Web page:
Arnison Crag (right of centre) from Hartsop
|Elevation||433 m (1,421 ft)|
|Prominence||c. 10 m|
|Range||Lake District, Eastern Fells|
|Topo map||OS Explorer OL5|
Although properly a north eastern ridge of Birks and having little topographical prominence, Arnison Crag was classed as a separate fell by Alfred Wainwright in his Pictorial Guide to the Lakeland Fells. That convention is followed here. In support of his decision he referred to it as "a low hill with a summit worthy of a mountain.".
Birks, which is itself a satellite of St Sunday Crag, resides on a southwest to northeast ridge. Below the summit and about halfway down the main slope, a level spur juts out eastward and then curves around to the north to run parallel with Birks. At the far end of this subsidiary ridge is the rocky summit of Arnison Crag. The slight col where the Arnison Crag ridge connects to the flank of Birks is Trough Head.
To the east of Arnison Crag is the lower portion of Deepdale and the settlement of Bridgend. This flank is rough and includes Aiken Crag and the face of Arnison Crag itself, just below the summit. To the west, separating the fell from the main ridge of Birks, is Hag Beck. This flows northward from Trough Head, passing through the woods of Glenamara Park before issuing into Grisedale Beck just above the main road. Glenamara Park was once a deer park and now contains much broadleaved woodland. Its retaining wall is still largely intact.
The ridge from Trough Head to Arnison Crag is fairly level and passes over a series of knolls. One of these- about halfway along- is the true summit, being 433 metres (1,421 ft)  high. Wainwright and later guidebook writers  have chosen to ignore this top because it is grassy and too far back to give an adequate view. This is one of the many reasons why Wainwrights are a subjective hill list, in contrast to the more numerically based Hewitts or Marilyns. North of the summit, the ground drops steeply over two tiers of rock outcrop, the lower one being Oxford Crag. Arnison Crag meets the valley floor directly behind Patterdale village.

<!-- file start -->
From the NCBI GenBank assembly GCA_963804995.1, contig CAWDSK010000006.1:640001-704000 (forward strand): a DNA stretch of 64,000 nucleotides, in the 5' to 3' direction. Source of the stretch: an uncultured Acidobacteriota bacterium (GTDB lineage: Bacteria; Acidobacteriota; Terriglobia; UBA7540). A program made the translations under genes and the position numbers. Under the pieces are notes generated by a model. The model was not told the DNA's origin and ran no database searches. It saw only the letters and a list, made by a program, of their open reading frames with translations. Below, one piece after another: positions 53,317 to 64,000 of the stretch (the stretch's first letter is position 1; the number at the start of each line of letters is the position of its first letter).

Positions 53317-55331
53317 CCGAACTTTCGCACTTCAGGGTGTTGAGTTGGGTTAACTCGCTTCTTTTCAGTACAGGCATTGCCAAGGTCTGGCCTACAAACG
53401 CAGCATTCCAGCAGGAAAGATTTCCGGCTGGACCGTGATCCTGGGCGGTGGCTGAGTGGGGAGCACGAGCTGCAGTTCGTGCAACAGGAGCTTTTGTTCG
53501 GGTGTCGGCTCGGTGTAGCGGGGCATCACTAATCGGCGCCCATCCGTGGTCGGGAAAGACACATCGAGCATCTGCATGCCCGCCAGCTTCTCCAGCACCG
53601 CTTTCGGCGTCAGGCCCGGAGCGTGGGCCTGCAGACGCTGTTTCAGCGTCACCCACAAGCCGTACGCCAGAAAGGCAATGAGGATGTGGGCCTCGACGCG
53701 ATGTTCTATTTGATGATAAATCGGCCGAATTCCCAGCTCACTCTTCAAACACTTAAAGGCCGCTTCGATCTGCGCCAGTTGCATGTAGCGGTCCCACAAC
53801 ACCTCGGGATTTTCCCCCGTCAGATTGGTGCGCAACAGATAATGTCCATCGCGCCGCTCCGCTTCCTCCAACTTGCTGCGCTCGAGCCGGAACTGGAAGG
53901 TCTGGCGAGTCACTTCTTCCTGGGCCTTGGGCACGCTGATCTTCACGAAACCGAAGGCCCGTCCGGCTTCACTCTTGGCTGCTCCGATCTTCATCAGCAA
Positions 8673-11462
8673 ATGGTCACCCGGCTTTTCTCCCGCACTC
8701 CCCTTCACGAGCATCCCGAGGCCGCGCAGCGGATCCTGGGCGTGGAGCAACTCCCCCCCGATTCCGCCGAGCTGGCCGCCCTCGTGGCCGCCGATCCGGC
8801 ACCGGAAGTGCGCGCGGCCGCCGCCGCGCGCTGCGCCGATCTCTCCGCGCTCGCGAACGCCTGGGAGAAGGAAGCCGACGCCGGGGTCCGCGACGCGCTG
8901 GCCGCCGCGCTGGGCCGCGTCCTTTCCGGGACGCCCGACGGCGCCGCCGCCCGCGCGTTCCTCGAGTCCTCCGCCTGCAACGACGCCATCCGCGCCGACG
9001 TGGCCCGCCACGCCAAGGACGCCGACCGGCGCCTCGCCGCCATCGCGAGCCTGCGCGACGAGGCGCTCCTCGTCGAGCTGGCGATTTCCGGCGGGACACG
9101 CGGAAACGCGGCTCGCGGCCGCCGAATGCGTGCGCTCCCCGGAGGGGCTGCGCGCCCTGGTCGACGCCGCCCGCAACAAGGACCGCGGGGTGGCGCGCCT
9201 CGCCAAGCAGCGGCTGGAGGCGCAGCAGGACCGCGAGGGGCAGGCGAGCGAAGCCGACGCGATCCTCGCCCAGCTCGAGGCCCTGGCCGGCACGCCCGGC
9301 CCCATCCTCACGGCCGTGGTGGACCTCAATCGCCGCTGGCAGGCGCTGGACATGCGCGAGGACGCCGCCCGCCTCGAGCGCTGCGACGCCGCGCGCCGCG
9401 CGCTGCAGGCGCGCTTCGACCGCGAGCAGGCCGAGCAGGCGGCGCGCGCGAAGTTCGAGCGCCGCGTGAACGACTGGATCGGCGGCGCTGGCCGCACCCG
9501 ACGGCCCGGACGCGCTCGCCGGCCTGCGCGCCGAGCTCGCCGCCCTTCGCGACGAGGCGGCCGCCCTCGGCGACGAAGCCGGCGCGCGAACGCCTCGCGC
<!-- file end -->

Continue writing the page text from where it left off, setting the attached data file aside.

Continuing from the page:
There is evidence of former mining activity on the Deepdale slopes of Arnison Crag. Two levels were worked for haematite just above Deepdale Hall. Geologically the summit of the fell is andesite, with the underlying Deepdale Formation of volcaniclastic sandstone revealed on the north western face.
The summit is a low rock tower, attractively seen from the surrounding valleys. There is only a very small cairn due to the lack of available stone. The view is largely restricted by higher fells, but with the Fairfield and High Street fells well seen.
Ascents can be made from Patterdale village, either direct up the nose of the ridge, or by curving round to the west and following the Glenamara Park wall. Trough Head can also be reached from either Deepdale or Hag Beck, providing an approach from 'behind' the summit. Arnison Crag is often climbed as the first part of the ascent of St Sunday Crag. From here the walker can either circuit Deepdale via Fairfield, Hart Crag and Hartsop above How or swing north around Grisedale, taking in Dollywaggon Pike, Nethermost Pike and Helvellyn.
- Alfred Wainwright: A Pictorial Guide to the Lakeland Fells, Book 1: ISBN 0-7112-2454-4
- "Arnison Crag". web page. Stridingedge.net. 2013. Retrieved 27 February 2013.
- Richards, M: Lakeland Fells, Near Eastern Fells: Collins (2003): ISBN 0-00-711366-8
- Adams, John: Mines of the Lake District Fells: Dalesman (1995) ISBN 0-85206-931-6
- Woodhall, DG: Geology of the Keswick District- a brief explanation of the geological map. 1:50,000 Sheet 29: British Geological Survey (2000)